It is quite common to see statements like:
“Our strategy is to become the preeminent firm in our community.”
“Our strategy is to disrupt our industry.”
“Our strategy is to disintermediate the industry’s supply chain.”
A sole business owner, might say “my strategy is to make a living doing the best I can.”
At best these are poorly framed objectives in part because they are definitionally devoid of rigour and no less important, they offer no sense of guidance for day-to-day decision-making. Statements like this are poorly defined goals that offer no operational guidance but only describe an ill-defined destination. They are not strategies, they only become strategic when they are extended to describe how the goal is intended to be accomplished. That is, a clearly defined goal is an element of a strategy, it is not the strategy.
Strategies described in terms of grandiose intentions lead to management by the seat of their pants. By that I mean as when they confront the inevitable challenges and opportunities that arise they tend to respond with knee-jerk choices that bear little or no bearing on the goals they have set and may actually work against them. Even more important, many of the challenges they face arise precisely because of the knee-jerk responses they have made to the same challenges, or systemically related ones, in the past.
You’re probably familiar with the acronym SMART goals which variously stands for Specific, Measurable, Actionable, Realizable, and Time bounded. I prefer to use a slight variation on that theme – SMARTEST to serve as a checklist acronym for framing a strategic goal. It stands for “Specific, Measurable, Ambitious, Realizable, Time bounded, Engaging, Strategically aligned, and Transformative.” The essential difference between these two acronyms is the latter forces us to think outside the “me-too” box and pursue an outcome worth pursuing because it is aspirational and transformative for all stakeholders – customers, team members, shareholders, communities, and even competitors.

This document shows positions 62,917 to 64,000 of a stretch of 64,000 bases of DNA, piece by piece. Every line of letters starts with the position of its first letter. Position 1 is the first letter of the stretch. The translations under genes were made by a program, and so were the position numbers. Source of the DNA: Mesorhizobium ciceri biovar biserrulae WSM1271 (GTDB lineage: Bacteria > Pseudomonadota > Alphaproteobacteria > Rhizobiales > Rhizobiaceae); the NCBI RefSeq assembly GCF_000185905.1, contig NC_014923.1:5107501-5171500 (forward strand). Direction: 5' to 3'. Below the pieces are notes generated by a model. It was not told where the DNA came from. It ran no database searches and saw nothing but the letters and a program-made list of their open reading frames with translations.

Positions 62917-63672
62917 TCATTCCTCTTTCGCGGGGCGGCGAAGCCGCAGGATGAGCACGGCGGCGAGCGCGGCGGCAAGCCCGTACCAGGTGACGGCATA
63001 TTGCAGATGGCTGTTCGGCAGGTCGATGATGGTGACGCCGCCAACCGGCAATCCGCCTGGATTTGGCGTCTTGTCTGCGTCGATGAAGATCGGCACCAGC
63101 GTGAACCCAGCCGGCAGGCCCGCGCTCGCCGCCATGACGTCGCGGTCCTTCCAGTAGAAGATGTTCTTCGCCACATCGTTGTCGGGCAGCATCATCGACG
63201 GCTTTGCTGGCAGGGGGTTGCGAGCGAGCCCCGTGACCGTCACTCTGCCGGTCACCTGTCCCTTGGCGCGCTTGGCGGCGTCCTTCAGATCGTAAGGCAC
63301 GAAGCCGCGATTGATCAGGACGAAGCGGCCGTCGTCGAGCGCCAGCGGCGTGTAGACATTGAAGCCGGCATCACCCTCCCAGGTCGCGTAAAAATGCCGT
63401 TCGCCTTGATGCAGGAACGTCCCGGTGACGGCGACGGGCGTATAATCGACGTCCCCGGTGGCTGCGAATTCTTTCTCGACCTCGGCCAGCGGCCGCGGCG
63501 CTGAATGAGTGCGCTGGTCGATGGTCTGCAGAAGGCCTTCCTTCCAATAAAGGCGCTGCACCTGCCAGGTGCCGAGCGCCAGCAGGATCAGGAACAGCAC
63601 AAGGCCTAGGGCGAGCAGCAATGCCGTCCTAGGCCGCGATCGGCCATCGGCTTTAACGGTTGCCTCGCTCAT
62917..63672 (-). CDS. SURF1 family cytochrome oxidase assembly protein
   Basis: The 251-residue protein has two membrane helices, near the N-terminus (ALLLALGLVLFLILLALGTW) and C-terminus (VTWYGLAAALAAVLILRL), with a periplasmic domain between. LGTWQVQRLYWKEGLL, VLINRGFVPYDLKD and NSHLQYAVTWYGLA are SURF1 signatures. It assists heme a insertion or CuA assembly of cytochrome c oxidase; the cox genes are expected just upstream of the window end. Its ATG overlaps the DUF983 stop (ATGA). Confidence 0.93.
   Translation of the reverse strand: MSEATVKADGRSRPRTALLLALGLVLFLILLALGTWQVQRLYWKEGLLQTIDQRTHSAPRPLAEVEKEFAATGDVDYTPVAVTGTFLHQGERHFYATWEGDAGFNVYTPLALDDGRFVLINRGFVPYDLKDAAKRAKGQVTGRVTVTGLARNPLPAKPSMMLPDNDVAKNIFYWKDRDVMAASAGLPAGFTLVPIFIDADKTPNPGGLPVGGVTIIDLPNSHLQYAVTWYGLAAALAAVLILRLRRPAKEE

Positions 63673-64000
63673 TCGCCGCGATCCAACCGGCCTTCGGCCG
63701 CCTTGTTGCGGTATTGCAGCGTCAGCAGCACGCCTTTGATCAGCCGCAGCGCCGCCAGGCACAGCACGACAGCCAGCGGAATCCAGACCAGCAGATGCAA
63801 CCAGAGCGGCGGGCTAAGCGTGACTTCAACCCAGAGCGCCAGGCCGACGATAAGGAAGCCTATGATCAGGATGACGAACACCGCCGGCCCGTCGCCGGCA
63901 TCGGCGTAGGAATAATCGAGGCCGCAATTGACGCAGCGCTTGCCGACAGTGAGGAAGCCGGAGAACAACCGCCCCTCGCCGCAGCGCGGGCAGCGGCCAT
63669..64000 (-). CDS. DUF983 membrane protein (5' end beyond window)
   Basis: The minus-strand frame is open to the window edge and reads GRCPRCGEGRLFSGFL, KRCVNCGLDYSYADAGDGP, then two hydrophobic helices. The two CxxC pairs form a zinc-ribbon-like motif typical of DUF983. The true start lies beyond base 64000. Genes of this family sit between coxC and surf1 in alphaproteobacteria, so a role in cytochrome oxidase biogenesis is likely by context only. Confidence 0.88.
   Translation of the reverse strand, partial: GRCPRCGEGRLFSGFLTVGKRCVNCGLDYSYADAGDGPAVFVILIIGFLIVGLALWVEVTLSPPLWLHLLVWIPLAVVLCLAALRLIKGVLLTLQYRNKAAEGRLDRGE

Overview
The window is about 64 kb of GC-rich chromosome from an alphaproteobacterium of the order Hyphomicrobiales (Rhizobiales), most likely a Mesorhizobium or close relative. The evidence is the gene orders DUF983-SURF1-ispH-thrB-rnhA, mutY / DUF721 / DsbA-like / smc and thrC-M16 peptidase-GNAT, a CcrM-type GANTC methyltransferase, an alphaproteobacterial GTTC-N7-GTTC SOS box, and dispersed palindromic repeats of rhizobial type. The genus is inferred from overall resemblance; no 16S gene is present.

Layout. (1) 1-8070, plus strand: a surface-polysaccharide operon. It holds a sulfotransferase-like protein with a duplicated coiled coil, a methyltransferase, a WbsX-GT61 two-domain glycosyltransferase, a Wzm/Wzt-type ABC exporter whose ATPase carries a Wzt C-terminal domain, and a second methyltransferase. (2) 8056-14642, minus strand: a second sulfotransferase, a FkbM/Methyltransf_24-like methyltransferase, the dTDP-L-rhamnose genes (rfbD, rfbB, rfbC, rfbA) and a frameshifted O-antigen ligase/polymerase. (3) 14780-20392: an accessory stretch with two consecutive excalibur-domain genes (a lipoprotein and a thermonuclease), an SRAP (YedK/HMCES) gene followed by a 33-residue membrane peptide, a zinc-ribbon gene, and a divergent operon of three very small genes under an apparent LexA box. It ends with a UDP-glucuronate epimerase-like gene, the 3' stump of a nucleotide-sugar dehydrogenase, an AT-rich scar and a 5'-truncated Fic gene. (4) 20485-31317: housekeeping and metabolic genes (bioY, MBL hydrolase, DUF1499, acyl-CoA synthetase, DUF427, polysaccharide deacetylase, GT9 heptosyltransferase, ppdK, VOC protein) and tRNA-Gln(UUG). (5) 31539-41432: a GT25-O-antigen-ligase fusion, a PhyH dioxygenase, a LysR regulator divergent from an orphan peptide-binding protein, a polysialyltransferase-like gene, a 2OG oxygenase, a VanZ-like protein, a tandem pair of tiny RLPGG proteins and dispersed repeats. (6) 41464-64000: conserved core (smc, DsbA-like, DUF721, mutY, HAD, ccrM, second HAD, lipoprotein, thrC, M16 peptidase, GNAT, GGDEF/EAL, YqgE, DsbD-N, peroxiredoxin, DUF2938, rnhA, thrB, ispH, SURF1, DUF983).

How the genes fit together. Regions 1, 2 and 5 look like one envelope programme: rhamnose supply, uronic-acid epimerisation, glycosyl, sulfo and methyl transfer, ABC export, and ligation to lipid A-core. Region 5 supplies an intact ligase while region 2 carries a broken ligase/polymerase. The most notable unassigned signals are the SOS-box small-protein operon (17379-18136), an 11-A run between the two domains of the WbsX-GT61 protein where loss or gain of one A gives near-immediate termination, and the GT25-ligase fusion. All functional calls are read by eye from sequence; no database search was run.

In essence, a strategy describes how an organization intends to deploy resources to create, deliver and capture value for its chosen stakeholders in the pursuit of accomplishing an aspirational objective. Osterwalder & Pigneurcreated the first part of that to define a business model but I believe a business model is the embodiment of strategy, that is, it is the result of a strategic thinking process and have therefor chosen to extend their definition to include the purpose of value creation.1
Following Roger Martin, it is very important to understand that the purpose of strategy is to improve the odds of success in achieving an aspirational goal.2 It does that by providing a decision-making framework to guide the choices that people at all levels must make in the way resources are utilized to pursue the organization’s desired outcome.
Strategy explains what you choose to do and choose not to do in the pursuit of your organization’s aspirational purpose. It describes where you want to compete for customers, and how you want to create value they are willing and able to pay for so that you can accommodate the needs of your organization’s other stakeholders.
Martin notes another important thing to understand about strategy is that every part of an organization must have a its own strategy that is aligned with and supports the organization’s overall strategy. This is a key issue for successful implementation because unless there is a clear understanding of, and alignment with, the overall strategy the entire effort is likely to collapse i.e. the odds of success are not raised.
- Alexander Osterwalder and Yves Pigneur, Business Model Generation: A Handbook for A Handbook for Visionaries, Game Changers, and Challengers.
- Roger L. Martin is one of the world’s top 3 contemporary scholars and practitioners in the strategic thinking domain. His book, co-authored with A.G Laffley, Playing to Win: How Strategy Really Works, is a must read for anyone seriously interested in developing and implementing strategy.